KillerHipHop Exclusive | Dizzy Wright Interview
What happens in Vegas, stays in Vegas. Unless, it’s Dizzy Wright. Dizzy D Flashy, as he was previously known, has been in the game since the age of 10. Dizzy caught his 1st big break in 2010 when he appeared on 106 & Park’s “Wild Out Wednesday.” Today, Vegas’ brightest star has broken his city’s popular slogan as he’s now a nationwide artist backed by Funk Volume.
With his biggest release to date nearing its 4/20 release, we decided to catch up with Dizzy Wright. Together we talked about hip-hop & violence, SmokeOut Conversations, his mom writing his raps, and linking up with Funk Volume. Full interview after the jump.
KHH: I heard you performed 7 shows in 5 days. That must’ve been crazy.
Dizzy: Yea it actually was.
KHH: Recently there have been a lot of headlining incidents of people throwing objects at performers. Has that ever happened to you?
Dizzy: Nah. Ain’t nobody ever throw nothing at me.
KHH: How do you think a rapper is supposed to handle a situation like that?
Dizzy: The best way you can. I mean, all you can do is handle it the best way you can and if it gets ugly it gets ugly. It was just meant to happen like that. But, handle it the best way you can.
KHH: Do you think that hip-hop promotes violence, and maybe that’s why we see these things happen at hip-hop shows?
Dizzy: TV promotes violence. Reality shows promote violence. Everything promotes violence these days. I mean, I think liquor provokes violence. You go places and people get to drinking. It’s not just rap music. It’s whatever is going on. People watch a movie and get violent. Then they go to a show, and want to fight. They see somebody trippin’ in a movie, and they want to go to a party and be that person. So, it just happens man.
KHH: Well let’s talk about something more positive now. You’re dropping SmokeOut Conversations on 4/20. What do you want people to take away from that?
Dizzy: Something positive. It’s reality music. It’s something understandable for the people to relate to. A lot of people are going to take different things from it. It is what it is.
KHH: What kind of music can we expect on the project? Deep tracks, or tracks more loose like “Wright Now (Ft. Ben J)?”
Dizzy: More deep. I like to have fun on all my tracks. Even sometimes when I’m being deep, I just like to have fun. But yeah, more deep. More smooth.
KHH: Do you think hip-hop is lacking substance right now?
Dizzy: I think it’s coming back. There’s a couple of artists out there doing their thing. I don’t know how well it will be promoted considering that rap music with substance isn’t played on the radio, but people are doing what they need to be doing. Some cats out there grindin’.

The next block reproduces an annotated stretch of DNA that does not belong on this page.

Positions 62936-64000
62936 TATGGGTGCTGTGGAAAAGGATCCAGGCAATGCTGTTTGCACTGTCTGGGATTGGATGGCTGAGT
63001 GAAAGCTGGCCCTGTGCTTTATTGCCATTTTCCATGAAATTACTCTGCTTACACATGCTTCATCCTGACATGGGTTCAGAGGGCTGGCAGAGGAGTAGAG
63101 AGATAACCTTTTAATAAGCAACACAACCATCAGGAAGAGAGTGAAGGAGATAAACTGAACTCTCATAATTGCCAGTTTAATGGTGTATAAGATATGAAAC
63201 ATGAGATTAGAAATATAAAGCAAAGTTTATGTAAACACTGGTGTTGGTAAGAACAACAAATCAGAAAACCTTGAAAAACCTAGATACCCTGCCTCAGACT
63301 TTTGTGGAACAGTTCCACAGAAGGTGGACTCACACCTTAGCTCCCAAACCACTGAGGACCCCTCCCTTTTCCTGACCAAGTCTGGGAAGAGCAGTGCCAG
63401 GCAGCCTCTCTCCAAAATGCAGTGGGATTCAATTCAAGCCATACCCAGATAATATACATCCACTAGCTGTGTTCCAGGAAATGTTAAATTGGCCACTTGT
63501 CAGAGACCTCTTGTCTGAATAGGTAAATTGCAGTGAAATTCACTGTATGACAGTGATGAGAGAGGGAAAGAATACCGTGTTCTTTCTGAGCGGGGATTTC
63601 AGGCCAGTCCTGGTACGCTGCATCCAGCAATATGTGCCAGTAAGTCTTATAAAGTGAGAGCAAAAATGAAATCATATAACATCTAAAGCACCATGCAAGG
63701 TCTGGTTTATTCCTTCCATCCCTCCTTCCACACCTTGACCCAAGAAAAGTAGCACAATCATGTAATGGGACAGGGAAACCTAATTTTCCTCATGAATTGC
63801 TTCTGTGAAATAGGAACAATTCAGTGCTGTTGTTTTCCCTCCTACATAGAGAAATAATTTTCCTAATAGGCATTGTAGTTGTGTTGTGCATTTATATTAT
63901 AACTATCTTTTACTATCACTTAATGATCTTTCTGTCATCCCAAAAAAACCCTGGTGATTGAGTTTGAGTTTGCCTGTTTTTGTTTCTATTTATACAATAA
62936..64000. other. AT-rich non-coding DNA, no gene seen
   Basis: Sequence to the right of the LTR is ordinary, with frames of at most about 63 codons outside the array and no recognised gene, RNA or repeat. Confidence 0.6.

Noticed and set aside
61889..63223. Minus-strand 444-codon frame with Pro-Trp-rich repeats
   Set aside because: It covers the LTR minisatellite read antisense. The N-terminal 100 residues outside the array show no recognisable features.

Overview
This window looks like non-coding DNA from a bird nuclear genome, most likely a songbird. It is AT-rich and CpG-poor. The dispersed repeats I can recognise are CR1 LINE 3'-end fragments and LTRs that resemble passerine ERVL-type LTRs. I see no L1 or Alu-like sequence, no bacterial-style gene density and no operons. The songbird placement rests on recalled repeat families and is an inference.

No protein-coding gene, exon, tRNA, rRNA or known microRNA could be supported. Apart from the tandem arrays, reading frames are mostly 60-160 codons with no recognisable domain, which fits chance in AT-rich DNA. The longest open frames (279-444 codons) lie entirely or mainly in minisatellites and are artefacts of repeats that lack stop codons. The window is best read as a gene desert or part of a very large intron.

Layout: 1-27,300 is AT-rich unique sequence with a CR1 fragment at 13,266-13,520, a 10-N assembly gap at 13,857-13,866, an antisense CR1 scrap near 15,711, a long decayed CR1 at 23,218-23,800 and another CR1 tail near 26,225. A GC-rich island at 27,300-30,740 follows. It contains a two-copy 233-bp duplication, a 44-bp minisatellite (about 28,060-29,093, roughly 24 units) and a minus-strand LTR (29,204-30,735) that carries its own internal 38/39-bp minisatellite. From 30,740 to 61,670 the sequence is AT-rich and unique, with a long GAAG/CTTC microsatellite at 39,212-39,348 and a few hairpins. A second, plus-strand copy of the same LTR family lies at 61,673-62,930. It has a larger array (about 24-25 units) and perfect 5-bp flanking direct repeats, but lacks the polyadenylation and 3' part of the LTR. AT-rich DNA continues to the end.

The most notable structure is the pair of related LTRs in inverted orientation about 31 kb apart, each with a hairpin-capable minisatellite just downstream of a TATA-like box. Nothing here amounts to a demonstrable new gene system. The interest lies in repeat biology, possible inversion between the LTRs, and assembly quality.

KHH: Are there going to be any features on SmokeOut Conversations?
Dizzy: You’re going to have to wait until 4/20 to see bruh (laughs).
KHH: Is Hopsin going to be on there?
Dizzy: 4/20 man. It’s got to be a surprise man. You know. I want to make people wonder.
KHH: How about production wise? Who’s on there?
Dizzy: I really kept it in-house, the same producers that I’ve worked with on my previous projects. A couple of new cats. But for the most part, I kept it in-house.
KHH: I understand your mom used to write your raps back when you were little. Does she ever go back in your raps right now, and give you critiques or advice on your raps?
Dizzy: Nah. Not these days. My mom used to write my raps when I was a youngster. But nah, not now. She just tell me to keep going hard, and keep doing my best, and I just try to be the best.
KHH: How did you get hooked up with Funk Volume?
Dizzy: Dame [Ritter], one of the owners of the label. He reached out to me. I did a couple of shows and did some contests that he was able to see me at. I was able to research on what Funk Volume had going on, and we just worked it all out.
KHH: Weren’t you signed to Bluestar while you signed to Funk Volume? How did that work out?
Dizzy: Yeah, it was just some negative shit going on, but it happens. I had to make the best moves for me, for Dizzy Wright. We had to part ways, but there’s no hard feelings.
KHH: I spoke to Hopsin back in December, and asked him about the possibility of a collaborative Funk Volume project. He said no. Has anything changed since then because people really like it when you guys all get together.
Dizzy: Yeah in the future I’m sure there’s going to be a lot of tracks with all of us on it. But an actual full project? We’ll just have to wait and see how it works out in the future. I’m sure we’ll make something happen. Right now everybody has individual projects that they’re working on, so we’re just all focused [on that].
KHH: Lastly, I want to know what’s your favorite part about being a rapper?
Dizzy: Just having a voice. Getting people to listen. Inspiring people in different kind of ways whether it’s positive or negative, just having a voice. Performing, that’s probably the best part of all of it.